Are masks in schools harming our children? Alabama psychologists weigh in

Coronavirus

Boys and girls sitting at desks, raising hands (Getty Images).

BIRMINGHAM, Ala. (WIAT) — With the growing number of schools across Alabama now requiring masks in the classroom, some parents have had concerns with the negative effects extended mask wearing could bring for their children, especially for their mental well-being.

While the first strain of COVID-19 last year did not affect children as much as adults, there have been some who fear what the more-contagious Delta variant can do to them. In the weeks before the start of the school year, systems like Birmingham City Schools and Homewood City Schools put in mask requirements, requiring all students and staff to wear masks while indoors, based on recommendations from the Alabama Department of Public Health.

Some parents have spoken out at school board meetings about mask orders, asking them to not put them in place. Others tried to take it to court. Recently, parents Dustin Vann and Shelly Whitlock Smith requested an injunction against the Homewood school system from putting a mask order into place. Among their claims, the complaint alleged that having the policy would cause them to be “irreparably harmed.”

“Justin Vann will be irreparably harmed by the policy as his children are being unjustly psychologically challenged and forced to deal with matters of political and medical tyranny while in elementary school,” the complaint stated.

A judge ultimately denied the request.

The concerns have even gone as far as the Alabama Legislature, where Rep. Andrew Sorrell, R-Muscle Shoals, recently filed a bill seeking to prohibit masks from being enforced in schools, adding that “masking children may lead to negative health and societal ramifications.”

Dr. Daniel Marullo, a pediatric psychologist at Children’s of Alabama, said there’s little evidence to indicate that there are any psychological effects of children wearing masks.

“I’m not really that concerned about children wearing a mask from a psychological standpoint,” Marullo said. “Children are pretty resilient.”

However, others like Dr. Jordan Vaughn, chief executive officer of Medhelp, said there is still a lot that needs to be investigated about the effects of long-term mask use before school systems put requirements in place to wear them.

“I would like more evidence before you make a decision for my child,” Vaughn said.

Vaughn recently approached the Mountain Brook Board of Education with those same concerns before the school year started and his child was starting kindergarten. Mountain Brook is one of several school systems that have required masks within the school system.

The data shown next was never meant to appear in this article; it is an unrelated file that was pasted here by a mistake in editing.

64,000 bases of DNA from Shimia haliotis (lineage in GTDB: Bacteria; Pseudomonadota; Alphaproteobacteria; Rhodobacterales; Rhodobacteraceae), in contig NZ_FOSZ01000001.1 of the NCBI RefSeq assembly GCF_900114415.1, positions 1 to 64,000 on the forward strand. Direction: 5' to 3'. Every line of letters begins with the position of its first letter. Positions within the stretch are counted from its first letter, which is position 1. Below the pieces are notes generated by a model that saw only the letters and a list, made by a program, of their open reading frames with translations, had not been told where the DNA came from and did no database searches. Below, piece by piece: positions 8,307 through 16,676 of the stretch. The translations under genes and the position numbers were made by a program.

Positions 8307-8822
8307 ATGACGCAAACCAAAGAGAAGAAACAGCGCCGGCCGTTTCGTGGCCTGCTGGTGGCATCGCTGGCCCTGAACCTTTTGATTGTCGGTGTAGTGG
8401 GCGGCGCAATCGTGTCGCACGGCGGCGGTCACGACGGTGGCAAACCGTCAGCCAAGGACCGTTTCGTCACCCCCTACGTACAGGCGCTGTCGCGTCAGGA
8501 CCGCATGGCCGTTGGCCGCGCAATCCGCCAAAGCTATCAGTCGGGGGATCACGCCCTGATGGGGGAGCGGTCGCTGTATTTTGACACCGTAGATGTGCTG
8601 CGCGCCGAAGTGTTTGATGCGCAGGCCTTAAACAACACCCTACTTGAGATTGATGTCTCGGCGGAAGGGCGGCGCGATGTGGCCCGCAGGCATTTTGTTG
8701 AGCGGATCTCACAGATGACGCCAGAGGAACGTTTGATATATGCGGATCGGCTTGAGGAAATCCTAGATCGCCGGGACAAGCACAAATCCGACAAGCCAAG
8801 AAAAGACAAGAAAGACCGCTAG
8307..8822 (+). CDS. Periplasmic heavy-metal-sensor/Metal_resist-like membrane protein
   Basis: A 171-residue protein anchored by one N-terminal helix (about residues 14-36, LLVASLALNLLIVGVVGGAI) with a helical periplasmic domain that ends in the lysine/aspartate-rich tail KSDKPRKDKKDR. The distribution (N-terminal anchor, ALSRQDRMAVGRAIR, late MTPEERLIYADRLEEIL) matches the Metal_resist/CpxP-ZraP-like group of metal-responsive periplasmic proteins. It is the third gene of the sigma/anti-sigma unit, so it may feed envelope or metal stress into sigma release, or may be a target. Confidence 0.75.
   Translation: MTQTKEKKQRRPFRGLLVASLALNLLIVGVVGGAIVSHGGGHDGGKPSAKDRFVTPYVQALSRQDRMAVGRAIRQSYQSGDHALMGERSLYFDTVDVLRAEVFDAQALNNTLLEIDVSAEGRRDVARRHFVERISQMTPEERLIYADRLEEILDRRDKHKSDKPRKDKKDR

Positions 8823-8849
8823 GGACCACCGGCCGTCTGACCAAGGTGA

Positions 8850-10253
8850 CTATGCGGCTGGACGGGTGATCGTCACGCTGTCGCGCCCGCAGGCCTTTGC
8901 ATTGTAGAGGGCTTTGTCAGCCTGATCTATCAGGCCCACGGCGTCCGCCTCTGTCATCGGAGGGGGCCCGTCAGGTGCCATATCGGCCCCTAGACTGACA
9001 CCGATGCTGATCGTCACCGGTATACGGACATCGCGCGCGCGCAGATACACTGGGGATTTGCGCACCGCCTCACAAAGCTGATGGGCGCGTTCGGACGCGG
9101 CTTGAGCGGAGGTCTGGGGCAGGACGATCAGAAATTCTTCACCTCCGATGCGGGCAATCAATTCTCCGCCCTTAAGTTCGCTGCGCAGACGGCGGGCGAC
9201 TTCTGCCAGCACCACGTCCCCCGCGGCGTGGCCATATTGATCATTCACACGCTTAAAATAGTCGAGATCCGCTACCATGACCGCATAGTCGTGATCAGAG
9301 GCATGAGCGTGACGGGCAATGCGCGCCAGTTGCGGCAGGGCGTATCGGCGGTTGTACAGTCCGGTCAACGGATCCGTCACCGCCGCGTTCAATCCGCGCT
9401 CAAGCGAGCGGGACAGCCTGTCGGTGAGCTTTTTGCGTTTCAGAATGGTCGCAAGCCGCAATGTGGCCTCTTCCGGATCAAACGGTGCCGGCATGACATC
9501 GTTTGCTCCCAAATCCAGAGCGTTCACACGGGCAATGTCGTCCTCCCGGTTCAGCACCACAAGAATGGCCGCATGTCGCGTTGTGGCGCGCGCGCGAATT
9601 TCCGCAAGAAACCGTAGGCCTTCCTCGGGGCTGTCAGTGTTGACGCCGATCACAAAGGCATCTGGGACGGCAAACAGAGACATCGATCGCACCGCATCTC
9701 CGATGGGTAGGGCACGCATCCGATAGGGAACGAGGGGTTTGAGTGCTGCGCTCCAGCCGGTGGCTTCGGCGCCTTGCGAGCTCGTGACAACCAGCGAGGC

“My question is why we aren’t we asking these things,” he said regarding mental health issues seen in children during the pandemic. “Why are we not evaluating what is causing this.”

Vaughn said he is in favor of families making their own decisions on whether or not to wear masks, but that it shouldn’t be enforced without the proper evidence.

“I’m not telling their kids what to do; I’m saying let parents decide what’s best for their kid,” he said.

However, psychologists like Dr. Susan Rathmell said that the real harm to children’s mental health is missing out on school due to COVID-19.

“Eighteen months into the pandemic, we now know that COVID’s primary threat to children’s mental health is school closure,” Rathmell said. “To date, no legitimate study has established a correlation between masking and a decline in children’s mental health. Masks are not the threat; in fact, masks and vaccination are the answer if schools are to remain open.”

In fact, some have pointed to the benefits wearing masks can have on mental health. In a study published in JAMA Network Open in January, 1.3 million students from the Guangdong province of China were surveyed last year between March 8 and March 30 about psychological distress during the pandemic. While 10.5% reported psychological distress they had suffered during the pandemic, there was an interesting component regarding students who wore masks versus those who didn’t.

Ultimately, the study found that students who wore masks did not report as much psychological distress as those who didn’t wear them. They also found exercise played a role in overall mental health.

“Students who wear face masks frequently might feel less likely to contract COVID-19, which could further reduce worry and anxiety levels and promote mental well-being,” the study stated. “Therefore, wearing a mask may be more conducive to mental health.”

Marullo said that despite no evidence on mask wearing causing psychological issues, the pandemic has brought forward a number of mental health issues for many many children, climbing from 5-10% to about 20-25% in the last year.

“We’re seeing a lot more anxiety and depression,” Marullo said. “There’s the anxiety of COVID and there’s day-to-day life.”

Marullo said that ultimately, adults modeling good behavior will go a long way with children in making sure they stay mentally healthy.

“Most children are going to do fine with wearing a mask if they’re given a clear structure,” he said. “The vast majority are going to do well and those that struggle, we can help them.”

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